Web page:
An Integrative Approach: Example of Comorbid Major Despression symptoms & T1DM

The prevalence of depression in type 1
diabetics may be Three times higher than those of non-diabetic patients in
the general population, while 40% of patients with type 1 diabetes also have
anxiety.1 The consequences of comorbidity are significant: elevated
depressive symptoms are associated with higher HbA1c levels, episodes of
diabetic ketoacidosis and/or hypoglycemic events, poorer clinical outcomes, and
increased suicidality.2 Troublingly, the prevalence of major
despression symptoms in type 1 diabetic children is 2-3 times higher than
in non-diabetic children, which is concerning because of the additional challenges
youth and their families face managing both conditions during a duration of
tremendous physical, cognitive, emotional, and social development.3
In addition to reduced self-care, diabetic complications, and a poorer quality
of life, MDD increases the chance of all-cause mortality in individuals with diabetes.4,5

The relationship between major depressive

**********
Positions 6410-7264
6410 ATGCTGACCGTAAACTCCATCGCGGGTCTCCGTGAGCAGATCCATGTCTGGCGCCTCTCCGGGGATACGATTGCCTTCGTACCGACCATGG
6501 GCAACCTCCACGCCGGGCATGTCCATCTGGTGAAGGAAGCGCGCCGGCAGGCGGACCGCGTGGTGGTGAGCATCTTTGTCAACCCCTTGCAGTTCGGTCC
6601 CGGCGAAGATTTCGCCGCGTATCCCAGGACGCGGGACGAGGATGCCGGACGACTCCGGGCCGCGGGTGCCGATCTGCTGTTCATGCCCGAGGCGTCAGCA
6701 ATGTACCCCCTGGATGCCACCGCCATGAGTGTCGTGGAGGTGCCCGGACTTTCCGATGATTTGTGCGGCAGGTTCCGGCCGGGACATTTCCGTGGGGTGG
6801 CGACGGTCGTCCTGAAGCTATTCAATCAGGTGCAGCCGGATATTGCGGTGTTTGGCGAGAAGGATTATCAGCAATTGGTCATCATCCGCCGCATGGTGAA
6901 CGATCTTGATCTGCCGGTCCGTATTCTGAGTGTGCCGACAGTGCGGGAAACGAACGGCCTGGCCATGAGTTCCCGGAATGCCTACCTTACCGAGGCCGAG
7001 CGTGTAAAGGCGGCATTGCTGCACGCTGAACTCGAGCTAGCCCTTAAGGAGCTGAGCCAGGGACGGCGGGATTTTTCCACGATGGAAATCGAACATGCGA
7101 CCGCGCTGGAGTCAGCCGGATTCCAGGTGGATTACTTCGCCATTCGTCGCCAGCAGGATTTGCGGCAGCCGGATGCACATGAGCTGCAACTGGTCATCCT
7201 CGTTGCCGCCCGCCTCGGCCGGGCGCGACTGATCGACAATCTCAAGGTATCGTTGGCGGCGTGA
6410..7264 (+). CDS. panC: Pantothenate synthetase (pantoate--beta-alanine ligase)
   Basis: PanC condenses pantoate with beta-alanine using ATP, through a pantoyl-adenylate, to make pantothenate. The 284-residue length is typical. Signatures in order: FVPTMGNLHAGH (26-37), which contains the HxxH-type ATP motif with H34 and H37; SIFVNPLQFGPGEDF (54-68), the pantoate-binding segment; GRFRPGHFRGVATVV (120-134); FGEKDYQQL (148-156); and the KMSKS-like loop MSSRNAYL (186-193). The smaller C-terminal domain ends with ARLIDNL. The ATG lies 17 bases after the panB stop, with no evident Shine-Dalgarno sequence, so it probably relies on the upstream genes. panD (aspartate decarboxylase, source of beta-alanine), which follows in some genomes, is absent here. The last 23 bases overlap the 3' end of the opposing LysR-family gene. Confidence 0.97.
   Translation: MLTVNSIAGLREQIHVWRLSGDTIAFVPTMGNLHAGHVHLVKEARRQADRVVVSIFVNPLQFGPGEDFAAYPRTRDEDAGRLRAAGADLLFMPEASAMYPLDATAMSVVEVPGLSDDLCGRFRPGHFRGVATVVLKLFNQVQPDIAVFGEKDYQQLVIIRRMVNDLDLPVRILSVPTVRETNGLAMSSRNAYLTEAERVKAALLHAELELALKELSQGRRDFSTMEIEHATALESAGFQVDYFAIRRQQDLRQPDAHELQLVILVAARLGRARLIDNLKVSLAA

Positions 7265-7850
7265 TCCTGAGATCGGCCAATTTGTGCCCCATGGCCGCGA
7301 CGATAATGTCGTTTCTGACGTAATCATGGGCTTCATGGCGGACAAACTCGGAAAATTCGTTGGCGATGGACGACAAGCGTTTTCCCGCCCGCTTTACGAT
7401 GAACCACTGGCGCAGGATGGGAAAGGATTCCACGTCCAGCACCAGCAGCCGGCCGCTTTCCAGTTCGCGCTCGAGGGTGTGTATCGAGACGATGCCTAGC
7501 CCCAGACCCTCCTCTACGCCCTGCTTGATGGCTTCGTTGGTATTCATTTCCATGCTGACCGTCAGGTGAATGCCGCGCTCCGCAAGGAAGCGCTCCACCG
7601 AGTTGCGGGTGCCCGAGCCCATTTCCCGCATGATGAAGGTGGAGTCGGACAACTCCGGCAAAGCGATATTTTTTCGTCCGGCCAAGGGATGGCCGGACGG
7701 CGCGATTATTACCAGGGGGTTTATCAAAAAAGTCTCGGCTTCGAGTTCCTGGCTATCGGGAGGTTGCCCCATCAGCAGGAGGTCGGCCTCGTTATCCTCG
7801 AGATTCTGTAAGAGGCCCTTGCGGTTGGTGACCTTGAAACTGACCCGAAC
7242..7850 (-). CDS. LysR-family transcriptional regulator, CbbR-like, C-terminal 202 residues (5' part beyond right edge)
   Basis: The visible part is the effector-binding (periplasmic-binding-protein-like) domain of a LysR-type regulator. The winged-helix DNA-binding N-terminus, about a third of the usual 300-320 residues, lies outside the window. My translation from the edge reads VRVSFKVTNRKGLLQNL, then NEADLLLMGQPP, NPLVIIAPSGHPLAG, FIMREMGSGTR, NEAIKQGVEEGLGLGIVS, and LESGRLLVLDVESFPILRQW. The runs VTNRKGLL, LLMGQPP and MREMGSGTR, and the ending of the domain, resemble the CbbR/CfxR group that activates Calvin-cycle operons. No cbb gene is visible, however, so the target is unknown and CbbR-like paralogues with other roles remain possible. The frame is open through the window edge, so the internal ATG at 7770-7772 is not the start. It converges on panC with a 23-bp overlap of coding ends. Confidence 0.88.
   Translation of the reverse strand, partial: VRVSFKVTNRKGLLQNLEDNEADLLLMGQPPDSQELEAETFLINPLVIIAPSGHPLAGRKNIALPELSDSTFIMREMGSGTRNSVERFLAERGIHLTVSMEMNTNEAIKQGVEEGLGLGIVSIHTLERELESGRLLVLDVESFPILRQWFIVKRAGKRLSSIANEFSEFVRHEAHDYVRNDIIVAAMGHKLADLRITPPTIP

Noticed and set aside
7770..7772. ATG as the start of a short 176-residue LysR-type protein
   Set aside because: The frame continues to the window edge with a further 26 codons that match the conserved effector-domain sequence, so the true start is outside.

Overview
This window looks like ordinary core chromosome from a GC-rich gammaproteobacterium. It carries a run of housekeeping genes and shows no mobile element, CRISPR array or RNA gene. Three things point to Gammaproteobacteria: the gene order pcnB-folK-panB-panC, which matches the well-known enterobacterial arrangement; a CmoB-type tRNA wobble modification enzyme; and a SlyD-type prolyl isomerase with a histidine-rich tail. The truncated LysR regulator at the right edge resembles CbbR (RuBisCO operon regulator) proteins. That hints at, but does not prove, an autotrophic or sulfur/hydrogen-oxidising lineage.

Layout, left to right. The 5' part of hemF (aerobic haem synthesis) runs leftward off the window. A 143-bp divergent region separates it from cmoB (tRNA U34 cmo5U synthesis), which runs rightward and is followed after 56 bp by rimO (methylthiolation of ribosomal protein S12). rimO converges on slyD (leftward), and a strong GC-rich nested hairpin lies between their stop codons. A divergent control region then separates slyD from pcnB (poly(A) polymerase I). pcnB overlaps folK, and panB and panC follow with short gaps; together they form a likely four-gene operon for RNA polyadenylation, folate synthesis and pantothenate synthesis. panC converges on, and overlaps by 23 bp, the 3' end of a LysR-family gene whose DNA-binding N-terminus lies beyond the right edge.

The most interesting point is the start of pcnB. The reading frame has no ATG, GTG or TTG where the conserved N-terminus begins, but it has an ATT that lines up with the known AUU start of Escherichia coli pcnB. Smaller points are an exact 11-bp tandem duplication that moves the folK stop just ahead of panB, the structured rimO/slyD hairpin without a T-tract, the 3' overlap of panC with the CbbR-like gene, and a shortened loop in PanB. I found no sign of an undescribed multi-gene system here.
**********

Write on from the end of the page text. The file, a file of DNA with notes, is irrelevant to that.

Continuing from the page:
disorder and type 1 diabetes management is still an area of drugs left to become
completely elucidated. Does improving depressive symptoms result in greater
glycemic control, and, likewise, what effect does better glycemic control have
on mental health? Presumably, the relationship is bidirectional and interdependent;
therefore, a multimodal integrative approach to treatment, plus a greater
understanding of the underlying pathophysiology, may facilitate optimal patient

Case Study

John would be a 31-year-old male as he presented
to my clinic with symptoms of low mood and anxiety. He had been experiencing
mood disturbances in ebbs and flows since his mid-20s. Correspondingly, in his
20s he was also diagnosed with your body mellitus.

During his first visit, he described
persistent low mood, difficulty focusing, irritability, performance anxiety,
negative self-image, frequent rumination over daily events, and be worried about the
future. He communicated considerable anxiety and stress stemming from multiple
facets of his everyday life. He experienced deficiencies in pleasure from his typical